Four years ago, Mitt Romney abandoned his persona as a moderate GOP governor to become an aggressive culture warrior. As Romney saw it, that’s what it would take to win in Iowa, so that’s the character he would play.
It didn’t work. Mike Huckabee, who could sell the role with more sincerity, excelled with social conservatives and Romney quickly ran out of constituencies to pander to.
Four years later, Romney generally downplays hot-button social issues, but as he demonstrated in his speech at the Values Voter Summit yesterday, Romney version 5.0 hasn’t forgotten the culture war altogether.
“[I]t’s so important to preserve traditional marriage, the joining together of one man and one woman. And that’s why I will appoint an attorney general who will defend the bipartisan law passed by Congress and signed by Bill Clinton, the Defense of Marriage Act. […]
“Our values must also encompass the life of an unborn child…. I support the Hyde Amendment, which broadly bars the use of federal funds for abortions. As president, I’ll end federal funding for abortion advocates like Planned Parenthood. I’ll protect a health care worker’s right to follow their conscience in their work. And I will nominate judges who know the difference between personal opinion and law. It is long past time for the Supreme Court to return the issue of abortion back to the states by overturning Roe v. Wade.”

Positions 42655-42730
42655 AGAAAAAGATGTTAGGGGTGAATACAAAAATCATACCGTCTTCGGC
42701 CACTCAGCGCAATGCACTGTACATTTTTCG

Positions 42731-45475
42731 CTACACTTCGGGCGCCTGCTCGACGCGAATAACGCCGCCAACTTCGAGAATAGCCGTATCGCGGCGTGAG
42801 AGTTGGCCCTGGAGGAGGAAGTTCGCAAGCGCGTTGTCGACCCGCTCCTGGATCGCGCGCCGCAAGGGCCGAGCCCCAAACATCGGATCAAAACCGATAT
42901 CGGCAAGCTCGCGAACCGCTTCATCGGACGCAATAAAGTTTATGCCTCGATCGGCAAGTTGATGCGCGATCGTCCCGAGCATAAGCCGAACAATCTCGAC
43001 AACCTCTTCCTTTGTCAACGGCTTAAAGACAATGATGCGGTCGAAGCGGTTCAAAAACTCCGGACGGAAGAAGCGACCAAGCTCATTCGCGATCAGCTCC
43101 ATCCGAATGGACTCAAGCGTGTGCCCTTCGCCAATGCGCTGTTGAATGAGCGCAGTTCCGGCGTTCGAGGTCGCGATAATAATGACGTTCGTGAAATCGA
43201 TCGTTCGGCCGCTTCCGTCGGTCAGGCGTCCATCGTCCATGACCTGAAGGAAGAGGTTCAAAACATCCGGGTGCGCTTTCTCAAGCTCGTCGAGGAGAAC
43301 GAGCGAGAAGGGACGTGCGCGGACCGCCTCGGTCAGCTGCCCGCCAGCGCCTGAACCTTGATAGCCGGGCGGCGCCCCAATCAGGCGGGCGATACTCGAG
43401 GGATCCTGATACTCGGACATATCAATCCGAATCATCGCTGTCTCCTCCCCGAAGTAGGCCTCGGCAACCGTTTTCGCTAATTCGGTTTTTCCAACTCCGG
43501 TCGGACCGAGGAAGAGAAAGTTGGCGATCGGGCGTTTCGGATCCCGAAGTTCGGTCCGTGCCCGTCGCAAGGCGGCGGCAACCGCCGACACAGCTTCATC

I’ve heard from a few center-left voters in recent months who’ve suggested a Romney presidency may not be that offensive, since, once in office, he may turn out to govern closer to the way he did in his one term in Massachusetts.
Romney is making some fairly specific promises to some very conservative folks, suggesting he’ll be pretty far to the right in every key area of public policy.
Also note, it wasn’t just this one speech. A week earlier, Romney told Fox News he would, if elected, seek more federal abortion restrictions and said he would “absolutely” support state constitutional measures to define “life” as “beginning at conception.”
Obviously, this is wholly at odds with previous versions of Mitt Romney, but the most recent version is the one voters are going to have to consider. And this iteration would, according to his own rhetoric, push culture-war measures that are pretty offensive to much of the country.